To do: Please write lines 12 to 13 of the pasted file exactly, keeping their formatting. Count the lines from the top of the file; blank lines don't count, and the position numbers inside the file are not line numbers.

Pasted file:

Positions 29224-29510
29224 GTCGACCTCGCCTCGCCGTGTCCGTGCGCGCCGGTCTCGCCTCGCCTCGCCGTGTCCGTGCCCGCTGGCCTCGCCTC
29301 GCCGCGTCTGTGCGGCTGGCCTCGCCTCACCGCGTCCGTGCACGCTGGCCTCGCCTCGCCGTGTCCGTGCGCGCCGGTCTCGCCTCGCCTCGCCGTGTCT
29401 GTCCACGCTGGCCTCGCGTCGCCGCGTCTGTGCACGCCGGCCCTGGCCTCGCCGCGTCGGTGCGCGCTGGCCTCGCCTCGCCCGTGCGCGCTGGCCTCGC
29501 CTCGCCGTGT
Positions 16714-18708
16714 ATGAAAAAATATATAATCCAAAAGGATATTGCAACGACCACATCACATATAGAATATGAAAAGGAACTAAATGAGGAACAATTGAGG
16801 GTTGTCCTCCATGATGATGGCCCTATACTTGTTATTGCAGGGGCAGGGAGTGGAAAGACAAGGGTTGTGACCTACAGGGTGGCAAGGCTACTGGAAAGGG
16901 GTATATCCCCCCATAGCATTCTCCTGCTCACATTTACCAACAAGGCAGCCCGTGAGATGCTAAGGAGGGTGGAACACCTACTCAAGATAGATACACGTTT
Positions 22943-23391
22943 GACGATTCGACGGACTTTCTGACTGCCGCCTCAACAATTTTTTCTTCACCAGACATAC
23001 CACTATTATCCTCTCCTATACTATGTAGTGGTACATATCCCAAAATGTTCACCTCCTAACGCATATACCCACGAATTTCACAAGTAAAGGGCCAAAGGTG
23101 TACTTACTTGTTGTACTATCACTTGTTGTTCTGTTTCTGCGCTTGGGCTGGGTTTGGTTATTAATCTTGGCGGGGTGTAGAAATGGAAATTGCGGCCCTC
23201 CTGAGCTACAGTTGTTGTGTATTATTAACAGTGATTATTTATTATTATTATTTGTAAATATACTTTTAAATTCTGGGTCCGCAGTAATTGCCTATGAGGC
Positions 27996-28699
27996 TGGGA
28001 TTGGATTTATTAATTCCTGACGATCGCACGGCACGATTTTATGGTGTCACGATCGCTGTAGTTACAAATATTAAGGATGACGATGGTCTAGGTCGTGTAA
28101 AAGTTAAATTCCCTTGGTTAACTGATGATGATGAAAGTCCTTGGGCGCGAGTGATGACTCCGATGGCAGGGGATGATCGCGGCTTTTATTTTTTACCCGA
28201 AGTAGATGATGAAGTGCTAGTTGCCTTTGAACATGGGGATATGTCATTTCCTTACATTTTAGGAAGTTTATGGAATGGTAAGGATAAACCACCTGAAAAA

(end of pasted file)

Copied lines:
23001 CACTATTATCCTCTCCTATACTATGTAGTGGTACATATCCCAAAATGTTCACCTCCTAACGCATATACCCACGAATTTCACAAGTAAAGGGCCAAAGGTG
23101 TACTTACTTGTTGTACTATCACTTGTTGTTCTGTTTCTGCGCTTGGGCTGGGTTTGGTTATTAATCTTGGCGGGGTGTAGAAATGGAAATTGCGGCCCTC